And trembles on her bosom, that hath caught
Its gentle restlessness, and trembles, too,

Harmonious." The last extract we shall give is from the scene which precedes the death of Belshazzar :

The Streets of Babylon in Flames.

I cannot fight nor fly: where'er I move,
On shadowy battlement, or cloud of smoke,
That dark unbodied hand waves to and fro,
And marshals me the way to death-to death
That still eludes me. Every blazing wall
Breaks out in those red characters of fate;
And when I raised my sword to war, methought
That dark-stoled Prophet stood between, and seem'd
Rebuking Heaven for its slow consummation
Of his dire words.

I am alone: my slaves
Fled at the first wild outcry; and my women
Closed all their doors against me—for they knew me
Mark'd with the seal of destiny: no hand,
Though I have sued for water, holds a cup
To my parch'd lips; no voice, as I pass on,
Hath bless'd me; from the very

festal garments,
That glitterd in my halls, they shake the dust :

Ev’n the priests spurn'd me, as abhorr'd of Hearen.” The foregoing extracts are doubtless not without merit; but when we say that they are the best we are able to select from the present work, it must be obvious to those who are acquainted with the previous productions of Mr. Milman, that there has been a great falling off in this. We are sincerely sorry that such should be the case, and earnestly advise Mr. Milman to look about him, if he would continue to deserve and retain that reputation which he at present possesses.

In conclusion, we cannot avoid noticing the following passage in the preface to this work :-“ May I presume to hope that this, as well as the preceding works of the same nature, may tend to the advancement of those interests, in subservience to which alone our time and talents can be worthily employed—those of piety and religion?” Surely this is altogether a gratuitous passage, at best--not to say an impertinent one. Mr. Milman may

presume to hope” thus, if he pleases; and there may be good ground for his hope : but to put forth that hope to the public, for no other reason than to make it an occasion of tacitly reproaching the pursuits and performances of every body but himself, and the particular class of persons to which he belongs, is what he may not presume” to do—at least, without being told of it.

A. O.



or the

“ I have done penance for contemning love;
Whose high imperious thoughts have punish'd me
With bitter fasts, and penitential groans,
With nightly tears, and daily heart-sore sighs :
For in revenge of my contempt of love,
Love hath chased sleep from my enthralled eyes,
And made them watchers of my own heart's sorrow."

Old Play.

say that “marriages are made in heaven." I don't know,but I think it not improbable, since many of those seemingly accidental encounters which should naturally leud to marriage, take place in that road which is declared by its frequenters to be the only one leading to beaven ; and which road lies directly through a Methodist meetinghouse. Let no one go about to persuade me that a place of this description is necessarily barren of poetical associations, even to those who are not absolutely satisfied as to the truth of the peculiar doctrines promulgated in it; and that even the anathemas of eternal damnation which are thundered forth there from time to time, from the stentorian lungs of an enthusiastic devotee, may not be made to fall upon the ear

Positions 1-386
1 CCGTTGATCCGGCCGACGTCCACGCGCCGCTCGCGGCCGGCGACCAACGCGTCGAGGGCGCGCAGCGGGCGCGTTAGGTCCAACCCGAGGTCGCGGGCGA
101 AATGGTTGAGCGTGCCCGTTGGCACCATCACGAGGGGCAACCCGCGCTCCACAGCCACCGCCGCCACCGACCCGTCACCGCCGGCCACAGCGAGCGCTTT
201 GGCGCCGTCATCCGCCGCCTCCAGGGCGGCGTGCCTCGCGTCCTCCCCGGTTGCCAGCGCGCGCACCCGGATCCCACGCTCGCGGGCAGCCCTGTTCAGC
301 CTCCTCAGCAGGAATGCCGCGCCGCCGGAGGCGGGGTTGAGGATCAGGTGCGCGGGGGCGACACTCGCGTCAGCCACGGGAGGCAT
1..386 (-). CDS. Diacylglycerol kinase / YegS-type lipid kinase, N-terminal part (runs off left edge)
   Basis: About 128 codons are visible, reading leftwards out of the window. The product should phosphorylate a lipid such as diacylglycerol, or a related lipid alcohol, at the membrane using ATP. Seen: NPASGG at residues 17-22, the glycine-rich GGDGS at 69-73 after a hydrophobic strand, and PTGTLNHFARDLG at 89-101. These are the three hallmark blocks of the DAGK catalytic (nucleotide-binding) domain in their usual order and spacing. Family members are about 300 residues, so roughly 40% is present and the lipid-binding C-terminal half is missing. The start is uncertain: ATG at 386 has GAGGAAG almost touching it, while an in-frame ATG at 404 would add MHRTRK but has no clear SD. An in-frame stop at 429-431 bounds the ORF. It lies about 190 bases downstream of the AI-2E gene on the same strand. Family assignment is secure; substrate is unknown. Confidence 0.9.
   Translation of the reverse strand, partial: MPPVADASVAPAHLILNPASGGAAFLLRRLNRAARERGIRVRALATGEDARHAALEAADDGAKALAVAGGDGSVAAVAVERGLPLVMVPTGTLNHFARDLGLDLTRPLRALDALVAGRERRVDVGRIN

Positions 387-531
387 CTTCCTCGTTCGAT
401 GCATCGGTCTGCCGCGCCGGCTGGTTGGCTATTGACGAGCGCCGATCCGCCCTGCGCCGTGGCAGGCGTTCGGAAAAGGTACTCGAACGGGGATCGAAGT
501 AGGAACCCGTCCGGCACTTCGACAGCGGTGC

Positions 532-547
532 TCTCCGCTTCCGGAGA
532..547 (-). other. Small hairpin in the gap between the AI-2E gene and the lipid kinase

memory with a sound “most musical,” howbeit “most melancholy.” In fact, there is an unseemly erection of the above kind, standing a little to the south of this metropolis, which is to me more redolent of the air of love than is the grotto of Egeria or the rocks of Meillerie; and the voice of its chief priest, though to other believing as well as unbelieving ears apt to grate

harsh discords," is to me

as musical as is Apollo's lute:"--for it was within those walls, and under the sound of that voice, I used to sit for two hours together, twice every Sunday during the space of four long years, secretly sighing away my soul, and fancying that I could actually see it, in the form of a pale lambent flame, borne along on the breath of my mouth, till it reached the shrine to which it was directed, where it became absorbed by the lips and interfused in the eyes that seemed to be unconsciously waiting and watching for it; or, when they were absent, seemed to hover restlessly over the spot where it was accustomed to find them, as if unwilling to remain there, and yet unable to return.

It would afford curious matter for speculation, to trace out the va-. rious causes which contribute to the production of those final opinions that we adopt on any given subject. It has been my lot to associate a good deal with persons who hold in particular aversion the religious sect of which I have just had occasion to speak, and who lose no opportunity of calling in question even the general sincerity of their opinions—to say nothing of the pernicious nature and tendency of those opinions. But it so happens that these persons have never been able